It’s the latest development in the effort to use a 19th century treatment to help 21st century patients.
The contract with the DoD’s Joint Acquisition Task Force is to develop a new convalescent blood plasma process that makes more serum-derived products, and faster.
President Donald Trump and US health leaders have done a full court press to encourage people who survived Covid-19 to donate plasma to help those who are sick.
Two weeks ago, on a tour of the Red Cross, Trump implored people to volunteer to donate plasma “as soon as you can.”
“We have a lot of people that would heal, would get better. As soon as you can, please,” Trump said.
A Victorian solution to a modern problem?
Since the Victorian era, doctors have used this treatment to fight severe cases of the flu. The treatment has also shown success with two other deadly coronaviruses – MERS and SARS. Yet it will take studies to prove that it works to treat Covid-19. Absent other treatments, doctors have opted to use the treatment as it was still being studied.
Doctors try the old treatment
When the Covid-19 pandemic hit New York City hard in March, doctors desperate to save patients weren’t sure what might help. Plasma from recovered Covid-19 patients showed some early promise. For professionals used to relying on scientific evidence and established facts, there was — and still is — little to work with.
“We probably changed what we were doing on a daily basis.”
To see what worked, Bouvier and team did a retrospective analysis on data collected from 39 patients.
Even in that small group, convalescent plasma stood out.
“We don’t have definitive answers yet, but we are on the way to getting definitive answers and, I would say, that the evidence, while imperfect, is promising,” Bouvier said.
Convalescent plasma, Woodcock said, is an option that can be “feasible fairly quickly.” Woodcock, said it’s a treatment the government is trying to accelerate, even before the government knows if it works.
Early results in China
Early on, a handful of small studies in China looked promising.
Trying the treatment in the US
Among 25 hospitalized patients with Covid-19, seven days after the convalescent plasma treatment, nine showed some improvement and seven were discharged from the hospital. By day 14, 19 had improved and 11 were discharged. There were no safety issues.
Still, it’s not clear if the treatment was the reason these patients improved; the study results would need to be reproduced in a larger group of patients.
First ‘maybe,’ then ‘possibly,’ now ‘probably’
Dr. Arturo Casadevall, one of the researchers, called convalescent plasma the “good news story” of the pandemic.
“When we first started this effort if you had asked ‘do you think it’s going to work?’ I would have said ‘maybe,'” Casadevall said. “Since then I progressed to ‘possibly,’ and now, I am at ‘probably.'”
Casadevall wants more research to prove it works.
“To really be certain you need to complete the randomized clinical trials,” Casadevall said. “But the good thing has been that there have been multiple reports that have been encouraging, including my clinical trials from Wuhan that had to be stopped prematurely.”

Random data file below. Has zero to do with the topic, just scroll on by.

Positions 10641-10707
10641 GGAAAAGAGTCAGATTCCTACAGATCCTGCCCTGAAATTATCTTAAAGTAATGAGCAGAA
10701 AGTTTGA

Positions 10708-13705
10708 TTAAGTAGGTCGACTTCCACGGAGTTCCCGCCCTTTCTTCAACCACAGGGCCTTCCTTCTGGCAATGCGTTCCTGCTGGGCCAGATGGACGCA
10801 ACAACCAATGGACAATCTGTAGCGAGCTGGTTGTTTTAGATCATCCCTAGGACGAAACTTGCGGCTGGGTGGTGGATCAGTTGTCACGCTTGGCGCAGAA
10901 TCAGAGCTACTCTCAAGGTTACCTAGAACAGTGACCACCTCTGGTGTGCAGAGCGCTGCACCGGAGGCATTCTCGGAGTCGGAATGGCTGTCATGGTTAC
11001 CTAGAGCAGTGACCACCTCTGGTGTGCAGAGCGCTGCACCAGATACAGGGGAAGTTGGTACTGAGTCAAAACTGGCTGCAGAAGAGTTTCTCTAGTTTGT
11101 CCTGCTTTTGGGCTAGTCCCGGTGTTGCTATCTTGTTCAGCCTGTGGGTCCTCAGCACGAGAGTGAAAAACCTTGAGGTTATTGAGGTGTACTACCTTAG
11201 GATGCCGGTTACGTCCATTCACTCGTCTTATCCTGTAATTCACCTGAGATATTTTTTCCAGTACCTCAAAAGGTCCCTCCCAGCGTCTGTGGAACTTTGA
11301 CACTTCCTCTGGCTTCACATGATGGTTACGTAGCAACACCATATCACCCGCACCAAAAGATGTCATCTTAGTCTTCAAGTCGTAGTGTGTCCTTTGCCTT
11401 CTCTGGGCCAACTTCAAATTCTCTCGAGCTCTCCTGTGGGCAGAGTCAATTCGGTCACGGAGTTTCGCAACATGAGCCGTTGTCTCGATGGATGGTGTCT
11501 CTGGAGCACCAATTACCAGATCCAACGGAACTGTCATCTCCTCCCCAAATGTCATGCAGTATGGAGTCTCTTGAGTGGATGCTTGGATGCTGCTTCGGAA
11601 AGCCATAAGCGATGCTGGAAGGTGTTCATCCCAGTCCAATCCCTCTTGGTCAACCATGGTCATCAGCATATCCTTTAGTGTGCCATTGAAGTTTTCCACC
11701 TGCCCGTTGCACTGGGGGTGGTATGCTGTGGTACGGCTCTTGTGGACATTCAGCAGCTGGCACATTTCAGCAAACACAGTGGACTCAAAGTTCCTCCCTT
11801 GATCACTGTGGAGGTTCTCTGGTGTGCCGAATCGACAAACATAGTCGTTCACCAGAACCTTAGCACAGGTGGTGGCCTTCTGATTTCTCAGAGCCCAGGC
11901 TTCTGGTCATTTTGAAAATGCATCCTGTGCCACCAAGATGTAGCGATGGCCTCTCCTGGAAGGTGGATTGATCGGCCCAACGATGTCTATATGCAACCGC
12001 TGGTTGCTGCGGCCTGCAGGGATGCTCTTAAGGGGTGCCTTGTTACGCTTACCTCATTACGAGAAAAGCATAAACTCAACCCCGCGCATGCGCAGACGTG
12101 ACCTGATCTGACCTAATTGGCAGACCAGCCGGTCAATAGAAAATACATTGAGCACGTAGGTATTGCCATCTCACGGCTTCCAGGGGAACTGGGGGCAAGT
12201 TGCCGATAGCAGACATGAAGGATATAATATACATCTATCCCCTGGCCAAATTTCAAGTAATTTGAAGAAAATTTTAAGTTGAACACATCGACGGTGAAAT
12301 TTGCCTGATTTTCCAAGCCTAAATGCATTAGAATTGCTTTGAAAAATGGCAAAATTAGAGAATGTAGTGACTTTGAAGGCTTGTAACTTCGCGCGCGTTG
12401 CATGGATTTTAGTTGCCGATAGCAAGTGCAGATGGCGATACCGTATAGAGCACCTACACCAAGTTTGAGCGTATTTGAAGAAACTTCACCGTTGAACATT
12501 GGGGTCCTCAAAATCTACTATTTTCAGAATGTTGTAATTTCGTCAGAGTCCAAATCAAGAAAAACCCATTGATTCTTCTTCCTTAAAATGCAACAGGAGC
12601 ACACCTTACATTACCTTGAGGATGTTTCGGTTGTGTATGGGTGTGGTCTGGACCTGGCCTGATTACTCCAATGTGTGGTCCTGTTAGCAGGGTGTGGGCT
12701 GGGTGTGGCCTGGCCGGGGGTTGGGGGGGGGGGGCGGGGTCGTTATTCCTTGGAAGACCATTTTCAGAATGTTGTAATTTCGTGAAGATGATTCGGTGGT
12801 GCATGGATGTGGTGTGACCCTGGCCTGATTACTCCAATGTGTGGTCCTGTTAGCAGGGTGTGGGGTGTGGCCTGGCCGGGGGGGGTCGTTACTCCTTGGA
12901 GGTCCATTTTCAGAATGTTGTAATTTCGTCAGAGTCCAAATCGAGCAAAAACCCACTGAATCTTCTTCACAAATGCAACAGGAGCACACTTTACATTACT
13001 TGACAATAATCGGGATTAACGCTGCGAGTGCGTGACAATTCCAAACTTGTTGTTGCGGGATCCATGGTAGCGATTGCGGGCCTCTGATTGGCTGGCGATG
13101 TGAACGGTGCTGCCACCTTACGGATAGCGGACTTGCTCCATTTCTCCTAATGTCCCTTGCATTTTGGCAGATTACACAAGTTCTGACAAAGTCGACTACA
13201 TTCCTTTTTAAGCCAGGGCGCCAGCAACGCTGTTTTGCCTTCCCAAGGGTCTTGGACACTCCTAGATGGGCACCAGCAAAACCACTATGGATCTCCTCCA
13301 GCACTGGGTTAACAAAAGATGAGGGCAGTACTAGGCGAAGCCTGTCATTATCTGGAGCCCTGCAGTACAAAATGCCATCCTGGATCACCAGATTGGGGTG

That trial was stopped when the flood of patients slowed to a trickle and there weren’t enough patients to test the therapy.
The number of cases can also impact how much of the therapy is available. Unlike with a monoclonal antibody therapies that can be made in the lab, this treatment relies on volunteers.
“It is a limited resource,” Woodcock said Monday. That’s why there has been a concerted push to get more donors. Even Dwayne “The Rock” Johnson has been enlisted to urge people to donate.
Typically, one donor’s plasma can treat two or three people and the original donor can come back and donate again within a couple of weeks.
But there are only so many donors, Woodcock said, and scientists are starting to think there is only a month-long window in which people have enough antibodies in their blood to help someone else fight the disease. But again, they need more research to know for sure.
But there was no placebo group. Without that comparison, it’s hard to know if the treatment made the difference.
The treatment be a difficult one to get right. Monoclonal antibody treatments, by contrast, are made by scientists in the lab. They pick the antibody that works best in the lab to neutralize the virus and reproduce it in the lab. Such Covid-19 antibody therapies are in clinical trials now, too.
With convalescent plasma, patients get all the antibodies in that plasma, not just those carefully engineered to fight the virus. Every donor’s plasma is a little bit different and some may have more antibodies that protect against the virus better than others.
“Convalescent plasma, I think we need to have more caution about that,” Dr. Anthony Fauci said recently. “You want to make sure you do it right.”
Woodcock, who said the US government is trying to accelerate these plasma drives, thinks there may be an additional benefit to convalescent plasma that goes beyond treating someone’s symptoms.
“I think people feel very helpless in the face of this,” Woodcock said. “This is something that everyone can contribute who’s been infected.”
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